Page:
Also relatively new in Aspen is its art museum. It now occupies the corner where the venerable Wienerstube Restaurant used to be at 637 East Hyman. Because it’s free, Ruth & I have visited the Aspen Art Museum twice. I expected to write about it after our first visit but just couldn’t for some reason. Reviewing yesterday’s blog, I decided it’s time to comment on it.
First of all, it’s kind of shocking that it’s even there. A big city art museum in a town of fewer than 7,000 residents, many of whom live there only part-time, is kind of amazing. It was created by Japanese architect Shigeru Ban and made a lot more sense after I read that he is trying to duplicate the skiing experience in his design. My favorite spaces are the grand staircase, the public rooftop restaurant, and the glass elevator. The restaurant, SO, is named for a typical Japanese brushstroke and seems to have caught on. It’s a busy place that is used for a lot more than dining. Movies, meetings, and music events are regular museum features. What I don’t especially like about it are its exterior blocky weave design, the lowest level, and the unimaginative display spaces. The building seems too big for a small, mountain town despite the sizes of many of its homes. The lowest level is dark and plain. The display spaces are traditional and filled with temporary contemporary art that is, in my opinion, too similar.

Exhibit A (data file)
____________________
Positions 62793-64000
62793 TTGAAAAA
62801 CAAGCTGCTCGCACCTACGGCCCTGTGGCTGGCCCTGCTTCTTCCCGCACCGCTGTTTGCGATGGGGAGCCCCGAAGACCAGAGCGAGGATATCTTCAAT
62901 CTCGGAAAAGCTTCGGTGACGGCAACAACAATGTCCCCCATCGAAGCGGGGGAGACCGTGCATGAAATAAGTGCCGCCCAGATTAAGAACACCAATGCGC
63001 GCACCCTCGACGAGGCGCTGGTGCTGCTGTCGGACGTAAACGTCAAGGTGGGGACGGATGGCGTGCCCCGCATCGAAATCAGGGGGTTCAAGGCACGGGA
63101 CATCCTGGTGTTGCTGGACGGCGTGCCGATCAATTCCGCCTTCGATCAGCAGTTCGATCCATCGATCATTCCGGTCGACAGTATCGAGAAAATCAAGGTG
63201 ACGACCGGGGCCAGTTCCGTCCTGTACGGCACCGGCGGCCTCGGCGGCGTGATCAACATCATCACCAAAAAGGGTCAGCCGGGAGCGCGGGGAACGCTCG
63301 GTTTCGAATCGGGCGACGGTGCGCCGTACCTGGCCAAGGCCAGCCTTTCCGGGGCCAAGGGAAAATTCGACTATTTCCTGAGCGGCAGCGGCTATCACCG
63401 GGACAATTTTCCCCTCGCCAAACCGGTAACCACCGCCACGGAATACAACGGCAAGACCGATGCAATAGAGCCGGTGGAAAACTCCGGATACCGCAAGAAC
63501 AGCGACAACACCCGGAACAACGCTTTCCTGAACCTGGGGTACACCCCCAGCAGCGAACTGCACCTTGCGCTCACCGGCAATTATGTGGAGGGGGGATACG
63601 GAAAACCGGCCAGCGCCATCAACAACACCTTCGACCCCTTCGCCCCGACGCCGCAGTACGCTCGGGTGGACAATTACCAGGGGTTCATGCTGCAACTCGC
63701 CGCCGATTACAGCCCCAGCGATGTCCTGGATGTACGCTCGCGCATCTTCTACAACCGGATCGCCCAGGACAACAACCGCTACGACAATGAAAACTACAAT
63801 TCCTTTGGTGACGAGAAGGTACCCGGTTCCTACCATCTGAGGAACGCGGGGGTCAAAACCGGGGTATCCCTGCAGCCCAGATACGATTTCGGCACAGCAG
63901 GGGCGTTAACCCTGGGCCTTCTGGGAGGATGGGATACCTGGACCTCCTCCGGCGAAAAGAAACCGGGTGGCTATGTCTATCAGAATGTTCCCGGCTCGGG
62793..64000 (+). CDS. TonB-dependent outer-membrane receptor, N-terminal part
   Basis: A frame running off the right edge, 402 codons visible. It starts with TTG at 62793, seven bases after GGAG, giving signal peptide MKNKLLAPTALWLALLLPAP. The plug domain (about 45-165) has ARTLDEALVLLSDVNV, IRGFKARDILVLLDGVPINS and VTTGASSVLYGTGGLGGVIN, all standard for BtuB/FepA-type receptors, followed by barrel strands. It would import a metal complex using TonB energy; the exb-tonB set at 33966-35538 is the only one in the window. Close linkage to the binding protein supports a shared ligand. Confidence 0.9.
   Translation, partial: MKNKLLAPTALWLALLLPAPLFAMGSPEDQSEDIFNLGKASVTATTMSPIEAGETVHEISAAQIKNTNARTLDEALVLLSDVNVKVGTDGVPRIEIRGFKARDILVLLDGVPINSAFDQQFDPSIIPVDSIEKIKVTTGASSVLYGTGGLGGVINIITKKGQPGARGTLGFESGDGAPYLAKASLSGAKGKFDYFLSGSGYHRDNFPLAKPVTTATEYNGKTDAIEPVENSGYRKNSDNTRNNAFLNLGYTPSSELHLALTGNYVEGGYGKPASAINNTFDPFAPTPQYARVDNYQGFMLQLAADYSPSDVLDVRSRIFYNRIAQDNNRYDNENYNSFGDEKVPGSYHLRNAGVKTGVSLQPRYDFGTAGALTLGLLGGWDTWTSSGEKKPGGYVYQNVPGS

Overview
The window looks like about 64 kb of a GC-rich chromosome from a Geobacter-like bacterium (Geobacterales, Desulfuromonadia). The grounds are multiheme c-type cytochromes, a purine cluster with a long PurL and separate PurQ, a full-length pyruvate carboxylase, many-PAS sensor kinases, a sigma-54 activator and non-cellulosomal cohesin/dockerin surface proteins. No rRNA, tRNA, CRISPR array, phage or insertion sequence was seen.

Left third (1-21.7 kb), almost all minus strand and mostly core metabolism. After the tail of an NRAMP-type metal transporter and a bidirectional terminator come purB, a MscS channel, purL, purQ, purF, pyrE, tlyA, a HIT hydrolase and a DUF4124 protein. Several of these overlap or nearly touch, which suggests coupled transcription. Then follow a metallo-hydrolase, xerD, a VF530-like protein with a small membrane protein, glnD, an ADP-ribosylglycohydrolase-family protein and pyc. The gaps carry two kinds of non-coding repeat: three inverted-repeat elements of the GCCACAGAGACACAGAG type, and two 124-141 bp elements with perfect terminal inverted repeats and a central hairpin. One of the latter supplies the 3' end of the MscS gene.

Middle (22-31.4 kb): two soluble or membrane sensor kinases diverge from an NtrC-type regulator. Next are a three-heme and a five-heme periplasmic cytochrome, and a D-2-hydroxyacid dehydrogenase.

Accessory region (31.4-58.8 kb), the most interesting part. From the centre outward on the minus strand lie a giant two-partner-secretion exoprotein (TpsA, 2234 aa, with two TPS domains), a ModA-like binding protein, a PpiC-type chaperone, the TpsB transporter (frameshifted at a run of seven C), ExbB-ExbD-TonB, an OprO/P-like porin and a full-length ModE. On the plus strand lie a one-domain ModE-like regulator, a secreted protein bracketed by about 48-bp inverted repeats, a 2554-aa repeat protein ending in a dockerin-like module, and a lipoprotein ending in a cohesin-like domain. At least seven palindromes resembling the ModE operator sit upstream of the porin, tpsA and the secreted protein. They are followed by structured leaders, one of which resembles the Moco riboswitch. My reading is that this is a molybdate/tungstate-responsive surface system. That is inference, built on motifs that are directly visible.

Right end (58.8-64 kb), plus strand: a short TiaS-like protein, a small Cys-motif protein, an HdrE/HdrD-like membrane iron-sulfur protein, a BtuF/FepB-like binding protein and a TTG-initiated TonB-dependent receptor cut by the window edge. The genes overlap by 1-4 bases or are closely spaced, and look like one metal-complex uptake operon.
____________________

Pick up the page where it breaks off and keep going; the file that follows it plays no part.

Our first visit included a display of spirit photography and featured the flamboyant art of Chris Ofili. The idea behind spirit photography is, at least, interesting. When photography became more common, some like Sir Arthur Conan Doyle believed that it was possible to sometimes capture the spirits of the deceased on camera. Born in England but living in Trinidad, Ofili’s output is inspired by hip hop, Blaxploitation films, etc. I had several interesting discussions with the young staff who was around the artist’s images all day and had developed deeper understanding than I could in mere minutes. Ruth was in and out in five minutes while I lingered to talk. Both exhibits are long gone and probably part of the reason why I waited for a year to write about this museum.
In summer 2016, Ruth & I both admired Lynda Benglis’ Pink Ladies on the roof Deck Sculpture Garden. See them above. They are now gone too. Still in the museum until December 18 is the art of Gabriel Orozco that we did see. A Mexican artist that the Aspen Art Museum calls “critically acclaimed,” most of the examples of his work did show Orozco’s interest in geometry.
This museum’s curators seem totally focussed on contemporary artists. This is not criticism but it does cause a sort-of-sameness to what I and others see as we breeze through the Aspen Art Museum. A bit more diversity might cause longer and more thoughtful visits.